Anyone have any similar experiences with their local food places with friends/family from abroad? I'd love to know. Might even peak my curiousity enough to give it a try if I'm ever in or around the area.



FROM: Joseph
DATE: Tuesday May 17, 2005 -- 5:32:47 pm
No trip to Chicago was complete without an exciting, and some say dangerous, trip to El Norte for their football size burritos. Don't know exactly where it is/was since I'm not a native and generally just sort of rode along in the passenger seat in a drunken stupor until we got there.

But size isn't everything. Sounds like El Famous and El Norte were similar, size and quality. God, football size, awesome taste, and for all of like $2. Amazing.

Here in New England, they advertize big portions as a sign of a good deal, but, really, when they give you schlock, why do you want more than less? Having more doesn't make crap taste better.



FROM: Paul
DATE: Tuesday May 17, 2005 -- 5:39:37 pm
Marcus, you must try Johnnie's Beef in Elmwood Park. It's easily the best beef I've ever had in Chicagoland - ever.



FROM: Jawstaysun
DATE: Saturday September 24, 2005 -- 3:05:14 pm
I must agree... JOHNNIE'S is the best around! They also make a great Italian ice!



FROM: Smizzle
DATE: Tuesday January 17, 2006 -- 11:39:54 am
Bmore- Crabcakes.........bitches haha jus playin



FROM: Joseph
DATE: Wednesday January 18, 2006 -- 2:29:04 pm
Apparently, Woody Allen knows what I'm talking about. In Annie Hall he tells the following story:

"There's an old joke - um... two elderly women are at a Catskill mountain resort, and one of 'em says, 'Boy, the food at this place is really terrible.' The other one says, 'Yeah, I know; and such small portions.'"

The New England cure? Larger portions.

Actually, I've found out that there's a big pizza war in Hartford between Barb's Pizza and Harry's Pizza. Locals have sharply divided loyalties to one or the other and the word is that Barb and Harry were actually married to each other, back when there was just Harry's. In the divorce, she got the recipes and opened Barb's. Others say she stole the recipes. I don't know. I've eaten at both and I think they both suck. Anyone who gets so excited about this pizza has never been to Chicago for deep dish. Besides, everyone knows that the best pizza in Hartford is at the First and Last Tavern--not that it's awesome pizza or anything, but it is the best here.



FROM: Joseph
DATE: Wednesday January 18, 2006 -- 2:31:27 pm
How about the food your city isn't known for?

For Hartford, just think of anything good.



FROM: Steve A.
DATE: Wednesday January 18, 2006 -- 3:49:32 pm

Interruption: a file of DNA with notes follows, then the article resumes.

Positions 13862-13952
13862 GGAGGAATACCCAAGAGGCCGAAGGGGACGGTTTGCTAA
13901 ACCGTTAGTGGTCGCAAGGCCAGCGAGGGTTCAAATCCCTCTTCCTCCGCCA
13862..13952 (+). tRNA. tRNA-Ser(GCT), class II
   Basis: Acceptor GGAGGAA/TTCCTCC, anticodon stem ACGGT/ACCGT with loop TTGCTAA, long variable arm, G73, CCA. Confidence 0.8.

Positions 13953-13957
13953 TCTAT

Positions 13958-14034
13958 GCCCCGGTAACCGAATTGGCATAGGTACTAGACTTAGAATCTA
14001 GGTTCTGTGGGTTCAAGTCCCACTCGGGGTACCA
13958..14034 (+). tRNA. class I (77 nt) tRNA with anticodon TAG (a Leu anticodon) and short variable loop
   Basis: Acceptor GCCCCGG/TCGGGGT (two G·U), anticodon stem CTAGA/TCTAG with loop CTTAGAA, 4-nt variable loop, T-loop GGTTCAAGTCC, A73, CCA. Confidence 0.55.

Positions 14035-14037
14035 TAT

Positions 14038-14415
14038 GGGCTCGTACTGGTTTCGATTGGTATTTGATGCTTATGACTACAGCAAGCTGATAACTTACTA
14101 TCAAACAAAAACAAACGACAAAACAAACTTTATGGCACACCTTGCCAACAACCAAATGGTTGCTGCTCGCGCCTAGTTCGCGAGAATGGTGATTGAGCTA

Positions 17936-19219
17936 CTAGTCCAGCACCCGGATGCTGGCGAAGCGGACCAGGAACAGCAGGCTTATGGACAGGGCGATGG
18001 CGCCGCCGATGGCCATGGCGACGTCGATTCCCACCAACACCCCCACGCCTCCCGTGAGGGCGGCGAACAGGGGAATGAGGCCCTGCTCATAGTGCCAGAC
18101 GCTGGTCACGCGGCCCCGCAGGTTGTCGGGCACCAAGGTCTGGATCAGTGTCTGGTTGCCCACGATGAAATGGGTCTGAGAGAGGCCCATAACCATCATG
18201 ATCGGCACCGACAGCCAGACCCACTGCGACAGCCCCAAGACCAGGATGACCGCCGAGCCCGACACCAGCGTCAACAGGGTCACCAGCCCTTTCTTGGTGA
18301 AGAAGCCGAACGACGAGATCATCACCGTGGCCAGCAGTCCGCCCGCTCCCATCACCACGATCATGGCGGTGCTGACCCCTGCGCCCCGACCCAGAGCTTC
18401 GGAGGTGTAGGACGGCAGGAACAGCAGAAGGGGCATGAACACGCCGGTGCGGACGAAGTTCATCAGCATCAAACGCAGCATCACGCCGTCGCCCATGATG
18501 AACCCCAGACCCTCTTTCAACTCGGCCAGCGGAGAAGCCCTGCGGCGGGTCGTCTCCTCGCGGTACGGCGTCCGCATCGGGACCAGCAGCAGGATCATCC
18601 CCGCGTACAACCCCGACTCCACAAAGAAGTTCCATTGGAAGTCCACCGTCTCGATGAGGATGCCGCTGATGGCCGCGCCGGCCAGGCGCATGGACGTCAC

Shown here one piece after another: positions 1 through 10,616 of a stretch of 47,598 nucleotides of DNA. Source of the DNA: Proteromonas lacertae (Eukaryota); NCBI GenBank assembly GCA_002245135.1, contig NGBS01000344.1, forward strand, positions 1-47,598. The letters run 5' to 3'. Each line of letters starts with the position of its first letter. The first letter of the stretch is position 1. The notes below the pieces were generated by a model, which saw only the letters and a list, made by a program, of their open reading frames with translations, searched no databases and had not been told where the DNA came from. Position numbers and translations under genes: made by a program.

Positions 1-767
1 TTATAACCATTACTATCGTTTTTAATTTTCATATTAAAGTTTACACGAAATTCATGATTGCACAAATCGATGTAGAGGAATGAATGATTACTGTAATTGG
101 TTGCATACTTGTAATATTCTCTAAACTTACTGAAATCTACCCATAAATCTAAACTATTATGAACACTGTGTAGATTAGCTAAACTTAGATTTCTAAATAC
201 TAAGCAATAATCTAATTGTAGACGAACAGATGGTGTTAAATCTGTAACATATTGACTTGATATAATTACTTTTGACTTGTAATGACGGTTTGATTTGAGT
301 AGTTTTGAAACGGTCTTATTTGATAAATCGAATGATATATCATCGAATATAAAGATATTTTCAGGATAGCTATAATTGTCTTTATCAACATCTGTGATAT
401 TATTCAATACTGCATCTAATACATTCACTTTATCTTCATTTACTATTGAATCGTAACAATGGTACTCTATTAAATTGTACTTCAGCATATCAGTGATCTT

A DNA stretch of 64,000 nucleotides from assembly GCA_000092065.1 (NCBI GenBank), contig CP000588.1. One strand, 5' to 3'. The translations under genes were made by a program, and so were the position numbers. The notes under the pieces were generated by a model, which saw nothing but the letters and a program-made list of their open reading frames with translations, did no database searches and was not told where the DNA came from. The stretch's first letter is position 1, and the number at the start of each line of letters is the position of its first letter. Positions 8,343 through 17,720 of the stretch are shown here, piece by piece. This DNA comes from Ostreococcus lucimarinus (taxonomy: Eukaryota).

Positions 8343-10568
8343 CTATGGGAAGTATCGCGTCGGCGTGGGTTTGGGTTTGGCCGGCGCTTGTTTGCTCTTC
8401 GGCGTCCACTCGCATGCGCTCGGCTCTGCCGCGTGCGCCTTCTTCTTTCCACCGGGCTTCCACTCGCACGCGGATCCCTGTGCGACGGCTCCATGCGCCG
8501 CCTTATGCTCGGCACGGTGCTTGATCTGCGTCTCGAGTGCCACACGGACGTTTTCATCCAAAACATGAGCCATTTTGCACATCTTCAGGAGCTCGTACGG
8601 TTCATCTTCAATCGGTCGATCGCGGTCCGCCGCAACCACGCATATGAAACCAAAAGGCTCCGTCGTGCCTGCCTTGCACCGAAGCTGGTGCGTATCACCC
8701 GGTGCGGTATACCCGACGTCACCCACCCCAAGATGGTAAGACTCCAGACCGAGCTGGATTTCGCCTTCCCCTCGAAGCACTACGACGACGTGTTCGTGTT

The area I live in is well known for it's Eastern [North] Carolina barbecue. For the uninitiated, that's slow roasted pulled or chopped pork. In Eastern Carolina we use a vinegar and hot pepper flake 'sauce.' Western Carolina is the 'red stuff' and South Carolina has a thin mustard sauce.

Obviously they are all regional delights and any Carolian, East/West/North or South will gladly share their favorite eatery with you.

By the way, none of those sauces are 'wrong.' However Eastern NC's is more 'right' ;-)

Ciao, or should I say CHOW?!



FROM: Eek
DATE: Tuesday May 2, 2006 -- 5:53:11 pm
Eek, here representing western new york state.

Olean, NY: best Pizza! Tasta Pizza, Napoli, Renna's! all different, all great!

Buffalo, NY: sure there are the chicken wings (which Olean had covered pretty well) and everyone goes to the Anchor Bar, but I think Lafeyette Tap room has the best wings. And LOGANBERRY! You only see that in Buffalo.

Rochester, NY: People claim they eat 'the garbage plate': bugers or dogs over beans and macaroni salad covered in meat sauce...but I'd rather eat thumb tacks. I don't think they make any food here better than anywhere else. If I'm wrong, please let me know where I should spend my cash.



FROM: dave [E-Mail]
DATE: Tuesday May 16, 2006 -- 4:37:59 pm
I'm from Olean too. I don't care for Tasta - too thick - Napoli and Renna's are good but I'd hardly say that Olean is "known for" them. Buffalo wings in Olean typically used to be breaded before the sauce was applied but you don't see that much anymore.
I haven't had a garbage plate in years but at 3 a.m. after a night of drinking they hit the spot. You'll regret it in the morning though. Rochester is best known for "white hots," which are hot dogs made of pork, veal and spices, served grilled.



Joe June 11, 2008, 4:15 am

Minnesota, knows for our….

SPAM!